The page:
Connecticut prison officials on Thursday were monitoring a coronavirus outbreak at a Hartford jail where 56 inmates recently tested positive after two staff members contracted the virus.

All 56 inmates, who were not showing symptoms and are now separated from the general population, were detained in the units where the two employees worked, prison officials said.

“The facility is on lockdown status for deep cleaning,” Department of Correction spokesperson Karen Martucci said in a statement. “Social visitation previously scheduled to commence at the Hartford Correctional Center Thursday was pushed back temporarily to err on the side of caution.

The two employees reported testing positive for the virus recently, which prompted routine contact tracing that identified the 56 inmates who tested positive, Martucci said.

The entire population of the Hartford Correctional Center is being tested this week as part of continued mass testing at prisons statewide, she said. Staff in Hartford also will undergo mandatory testing.

Correction Department officials were expecting increased virus cases in state prisons because of an uptick in cases in communities across the state, Martucci said.

Connecticut’s statewide positive test rate dipped to 1.3% Thursday, down from 2% Wednesday and 2.4% Tuesday. More than 62,000 people in the state have contracted the virus and more than 4,500 have died since the pandemic began. More than 190 people were hospitalized, the highest number in several months.

In prisons across the state as of Thursday, there were 80 inmates who had the coronavirus including eight who were experiencing symptoms. Twenty-nine staff are currently recovering from the virus. More than 1,600 inmates have tested positive since the pandemic began and seven have died.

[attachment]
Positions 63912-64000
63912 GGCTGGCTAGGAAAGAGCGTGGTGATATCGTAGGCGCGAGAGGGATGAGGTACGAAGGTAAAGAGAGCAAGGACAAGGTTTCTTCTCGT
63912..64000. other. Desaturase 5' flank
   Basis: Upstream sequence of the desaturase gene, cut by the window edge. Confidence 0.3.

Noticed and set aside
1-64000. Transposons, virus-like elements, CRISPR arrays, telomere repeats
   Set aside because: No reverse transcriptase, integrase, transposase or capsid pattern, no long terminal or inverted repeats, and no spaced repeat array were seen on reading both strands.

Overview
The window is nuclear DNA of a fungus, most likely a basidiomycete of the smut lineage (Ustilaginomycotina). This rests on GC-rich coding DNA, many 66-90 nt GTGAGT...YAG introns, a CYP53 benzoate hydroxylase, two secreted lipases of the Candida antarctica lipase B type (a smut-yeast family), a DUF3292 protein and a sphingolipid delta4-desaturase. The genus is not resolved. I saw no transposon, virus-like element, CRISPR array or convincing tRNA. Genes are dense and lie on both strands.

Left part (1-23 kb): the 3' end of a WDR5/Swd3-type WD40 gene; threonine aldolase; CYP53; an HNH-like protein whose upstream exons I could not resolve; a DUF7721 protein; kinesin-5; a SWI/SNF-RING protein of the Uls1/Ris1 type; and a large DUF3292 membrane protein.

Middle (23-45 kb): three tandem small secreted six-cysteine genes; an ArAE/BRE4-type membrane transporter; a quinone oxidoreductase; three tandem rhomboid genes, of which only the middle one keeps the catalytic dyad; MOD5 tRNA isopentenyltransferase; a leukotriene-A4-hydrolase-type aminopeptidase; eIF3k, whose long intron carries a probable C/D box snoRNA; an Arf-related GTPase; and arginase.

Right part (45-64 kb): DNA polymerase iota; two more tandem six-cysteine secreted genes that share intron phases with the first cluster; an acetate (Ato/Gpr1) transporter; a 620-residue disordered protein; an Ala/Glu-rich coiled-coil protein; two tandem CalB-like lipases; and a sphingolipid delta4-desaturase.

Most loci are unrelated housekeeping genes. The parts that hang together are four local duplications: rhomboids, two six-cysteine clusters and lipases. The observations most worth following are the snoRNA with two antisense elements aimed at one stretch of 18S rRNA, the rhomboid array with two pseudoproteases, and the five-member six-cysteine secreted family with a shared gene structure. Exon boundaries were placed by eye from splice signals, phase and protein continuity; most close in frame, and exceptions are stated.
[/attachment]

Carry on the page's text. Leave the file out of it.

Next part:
Police shooting of high school psychologist ruled justified

HARTFORD, Conn. (AP) - A Connecticut prosecutor says two police officers were justified when they shot a high school psychologist to death during a domestic violence call last year. Windham State's Attorney Anne Mahoney released her report Wednesday on the East Hartford officers' shooting of 43-year-old John Carras during a violent struggle with him outside his home. She concluded the officers reasonably believed using deadly force was necessary to defend themselves against Carras, who assaulted both officers before he was shot. Authorities said Carras choked his wife to unconsciousness before police arrived. She was seriously injured but survived. Carras was a psychologist at Berlin High School.


Connecticut officials urge vigilance for voter intimidation

HARTFORD, Conn. (AP) - A top Connecticut prosecutor, the attorney general and the secretary of the state have warned that voter intimidation will not be tolerated at the polls on Election Day. The officials stressed Thursday that there are federal and state laws on the books to ensure that voters feel safe and their ballots will be counted appropriately. Secretary of the State Denise Merrill said she and Attorney General William Tong and Deputy Chief State's Attorney Kevin Lawlor were not responding to any particular problems in Connecticut so far. She said tensions are running high and she wanted to make sure they're preparing for any possibilities on Election Day.